Boarding School Survival

Marsha Small (Northern Cheyenne)

As the public now decries the unmarked graves of Indigenous children of residential and boarding schools, many Native families are thinking, “We know. Finally, they’re paying attention!” After all the work that many Native communities and intellectuals and activists have been doing, people are noticing and condemning, unlike any time before, the terror and nightmare that Native families have been living with for generations. Secretary of Interior Deb Haaland, a boarding school descendant, recently announced the Federal Indian Boarding School Truth Initiative. The initiative offers hope to affected communities, but it also raises questions about the methods and approaches of this inquiry. Stories are surging on the outcry and accusations about boarding schools, sometimes without listening to the Native survivors, families, and communities that have already been speaking out and seeking truth, healing, and reconciliation in their own ways. For many that have experienced the horrors of boarding school first-hand, and to their children, these conversations trigger trauma. 

Marsha Small and I are two Native American scholars and descendants of boarding school survivors who are dedicated to serving their peoples by amplifying the voices of those who attended Indian boarding schools. 

In my work, I address how Diné identity has changed among boarding school students through the twentieth century, and I trace the physical affronts, illness, abuse, and punishment, as well as survivor skills and creativity that students used to overcome their challenges at boarding schools. 

Marsha Small, or O tata’veenova’e (Blue Tipi Woman of the Northern Cheyenne/Tsististah), has used geo-referencing systems such as ground penetrating radar (GPR) and geospatial information systems (GIS) to locate unknown and unmarked burial sites of the Chemawa Indian School Cemetery. Listen to my conversation with Sarah Newcomb (Tsimshian) and Marsha Small for the Native Circles podcast.

We are part of a growing collaboration who address the intergenerational impacts of what historian David Wallace Adams defined as “education for extinction,” or schooling set to eradicate Indigenous sovereignty and being in the empire of the United States. We call for the Indigenizing of truth seeking and telling on the histories of boarding schools. Healing derives from self-determination and community-based approaches that center on living Indigenous communities and boarding school survivors and their families. The National Native American Boarding School Healing Coalition (NABS) has spearheaded this movement for truth and healing in the United States (https://boardingschoolhealing.org/). 

As early as 1928, the Meriam Report uncovered many of the harms of Indian boarding schools, such that the federal government increasingly redirected their attention towards public schools for Native children. However, some boarding schools have remained open into the twenty-first century, though they have changed many of their most nefarious policies, many even embracing the teaching of Native American cultures and languages. Yet, struggles over educational sovereignty ensue as Native youth fight to protect their right to life and water at home.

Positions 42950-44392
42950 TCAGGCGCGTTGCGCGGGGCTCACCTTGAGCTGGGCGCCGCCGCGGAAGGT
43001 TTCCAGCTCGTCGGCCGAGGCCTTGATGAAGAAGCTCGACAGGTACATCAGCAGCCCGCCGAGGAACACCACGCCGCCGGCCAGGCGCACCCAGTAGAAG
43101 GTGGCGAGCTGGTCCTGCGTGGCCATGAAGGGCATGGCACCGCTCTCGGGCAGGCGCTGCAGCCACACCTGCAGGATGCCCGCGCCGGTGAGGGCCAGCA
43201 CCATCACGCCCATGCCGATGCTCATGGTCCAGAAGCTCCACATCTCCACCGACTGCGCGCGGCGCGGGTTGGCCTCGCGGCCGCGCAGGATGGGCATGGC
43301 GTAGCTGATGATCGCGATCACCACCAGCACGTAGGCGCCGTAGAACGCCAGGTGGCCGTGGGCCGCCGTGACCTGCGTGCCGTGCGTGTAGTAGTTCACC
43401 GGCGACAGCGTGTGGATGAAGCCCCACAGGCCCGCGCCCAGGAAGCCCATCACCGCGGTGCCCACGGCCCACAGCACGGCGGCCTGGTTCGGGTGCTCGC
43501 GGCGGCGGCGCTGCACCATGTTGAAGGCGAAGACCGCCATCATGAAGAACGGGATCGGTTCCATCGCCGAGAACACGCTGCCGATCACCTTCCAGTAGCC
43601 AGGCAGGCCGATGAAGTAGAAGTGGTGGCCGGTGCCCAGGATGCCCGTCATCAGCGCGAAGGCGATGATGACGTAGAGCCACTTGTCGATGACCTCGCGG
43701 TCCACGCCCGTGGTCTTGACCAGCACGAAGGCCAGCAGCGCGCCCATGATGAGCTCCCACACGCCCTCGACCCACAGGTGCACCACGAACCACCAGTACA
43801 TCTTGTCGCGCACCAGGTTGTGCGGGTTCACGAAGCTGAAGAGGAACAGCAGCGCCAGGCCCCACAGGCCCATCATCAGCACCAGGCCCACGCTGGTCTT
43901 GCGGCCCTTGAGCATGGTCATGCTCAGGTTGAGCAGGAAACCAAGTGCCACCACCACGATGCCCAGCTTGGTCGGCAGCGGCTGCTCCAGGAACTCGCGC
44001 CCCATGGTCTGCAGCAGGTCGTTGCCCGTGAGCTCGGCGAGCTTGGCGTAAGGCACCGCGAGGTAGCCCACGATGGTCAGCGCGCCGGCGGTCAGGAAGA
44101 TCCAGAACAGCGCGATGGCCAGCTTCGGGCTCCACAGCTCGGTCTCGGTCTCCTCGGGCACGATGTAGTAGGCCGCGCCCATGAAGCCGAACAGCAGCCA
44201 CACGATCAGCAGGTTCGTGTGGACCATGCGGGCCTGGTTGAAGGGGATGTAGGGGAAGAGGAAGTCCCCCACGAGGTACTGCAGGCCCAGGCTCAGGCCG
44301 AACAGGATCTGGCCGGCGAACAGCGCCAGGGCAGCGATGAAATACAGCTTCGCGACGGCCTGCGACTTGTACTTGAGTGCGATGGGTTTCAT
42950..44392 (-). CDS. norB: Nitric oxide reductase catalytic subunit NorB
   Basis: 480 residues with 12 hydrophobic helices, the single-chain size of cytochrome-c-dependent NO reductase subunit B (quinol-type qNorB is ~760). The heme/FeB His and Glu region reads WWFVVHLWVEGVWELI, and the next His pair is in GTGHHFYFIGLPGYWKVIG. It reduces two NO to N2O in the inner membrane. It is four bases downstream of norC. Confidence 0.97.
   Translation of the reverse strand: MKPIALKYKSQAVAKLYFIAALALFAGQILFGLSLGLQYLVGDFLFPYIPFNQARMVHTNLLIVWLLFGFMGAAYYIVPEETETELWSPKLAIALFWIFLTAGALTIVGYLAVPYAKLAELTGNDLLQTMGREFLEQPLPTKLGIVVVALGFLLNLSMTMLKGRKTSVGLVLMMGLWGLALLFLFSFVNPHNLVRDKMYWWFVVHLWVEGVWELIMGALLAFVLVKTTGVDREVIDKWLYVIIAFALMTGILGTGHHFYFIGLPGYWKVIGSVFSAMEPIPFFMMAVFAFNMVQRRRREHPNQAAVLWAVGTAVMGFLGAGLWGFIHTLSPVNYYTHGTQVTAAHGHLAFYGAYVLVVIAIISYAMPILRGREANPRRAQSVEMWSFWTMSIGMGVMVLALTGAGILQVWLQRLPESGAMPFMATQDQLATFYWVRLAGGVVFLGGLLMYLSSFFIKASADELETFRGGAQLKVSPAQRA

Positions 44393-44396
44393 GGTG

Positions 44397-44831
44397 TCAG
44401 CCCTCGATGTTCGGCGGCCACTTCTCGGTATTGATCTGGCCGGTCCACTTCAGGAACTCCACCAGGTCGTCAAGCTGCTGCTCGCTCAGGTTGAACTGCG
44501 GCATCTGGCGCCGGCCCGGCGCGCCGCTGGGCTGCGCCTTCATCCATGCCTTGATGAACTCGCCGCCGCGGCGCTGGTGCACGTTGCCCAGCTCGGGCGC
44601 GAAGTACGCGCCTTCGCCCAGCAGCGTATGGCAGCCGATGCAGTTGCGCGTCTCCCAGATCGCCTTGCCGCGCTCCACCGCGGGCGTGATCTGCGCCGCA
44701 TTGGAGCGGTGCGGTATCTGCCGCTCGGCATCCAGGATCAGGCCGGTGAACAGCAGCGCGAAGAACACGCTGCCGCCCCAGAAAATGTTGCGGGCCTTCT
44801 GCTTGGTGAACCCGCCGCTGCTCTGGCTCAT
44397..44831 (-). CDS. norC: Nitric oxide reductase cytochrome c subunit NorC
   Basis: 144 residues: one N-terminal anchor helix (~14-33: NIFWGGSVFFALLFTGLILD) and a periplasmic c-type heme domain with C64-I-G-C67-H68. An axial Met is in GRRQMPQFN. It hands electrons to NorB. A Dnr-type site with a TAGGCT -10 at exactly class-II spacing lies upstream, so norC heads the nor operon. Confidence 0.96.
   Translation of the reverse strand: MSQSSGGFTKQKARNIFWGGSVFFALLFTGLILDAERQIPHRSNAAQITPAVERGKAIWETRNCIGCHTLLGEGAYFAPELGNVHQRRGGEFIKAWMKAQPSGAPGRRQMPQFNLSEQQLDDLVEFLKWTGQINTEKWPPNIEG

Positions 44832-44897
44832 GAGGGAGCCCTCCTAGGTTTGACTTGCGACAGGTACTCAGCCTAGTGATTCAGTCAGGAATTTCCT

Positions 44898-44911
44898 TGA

The One Mind Youth Movement, for example, are Cheyenne River Sioux young leaders who are fighting to sustain Indigenous “outreach, community, and education” (https://www.omym.org/). Some Indigenous youth are fighting to wear ancestral regalia at their graduations such as Christian Titman of the Pit River Tribe who sued his school district in California for not allowing him to wear an eagle feather in his graduation cap in 2015.

The Navajo Nation is an example of a tribal nation that is attempting to reaffirm their authority over the education in public schools on their reservation in pending legal cases such as in Window Rock Unified School District v. Reeves, et al. (9th circuit, 2017).

Boarding school histories trigger guilt, both in those involved, as well as those looking on. Many now ask, what more could we have done to save the lives of these children? What should we do now, as we continue to learn more of the violence, loss, and injustices that such schools orchestrated and harbored?

I once asked my father why he never taught me Diné bizaad, Navajo language, and he told me, “You never asked.” But I also know other Diné parents who no longer talk to their children in Navajo, and they openly admit that they thought that their language would hurt their prospects in the future. The schools drilled in them that Indigenous languages and cultures were impediments and vestiges of a losing and dying people. They believed that the trajectory of their children excluded Indigenous values, including sovereignty and peoplehood for which many of their ancestors sacrificed their lives. A relentless ailment that burdens the survivors of boarding schools and their posterity is the paradox that we will either forever belong to a race of victims, or we can reject our Indigeneity and side with “the winning team.” History is often framed as a game of winners and losers, but there are never winners in such histories of violence and rupture.

Indian boarding school truth-seekers must pursue healing, not in a linear but cyclical ongoing way, and recognize our Indigenous ancestors made the most of difficult situations. They survived with the hope that their descendants would someday thrive. Uncovering buried truths will reopen the wounds that never fully healed, and the healing will be painful. This is not a process that can be rushed, or ripped apart, and it must involve those who are affected by the legacies of Indian boarding schools. Each grave uncovered represents a missing child, a stolen ancestor, and a family that never came to be.

-Farina King, Ph.D.

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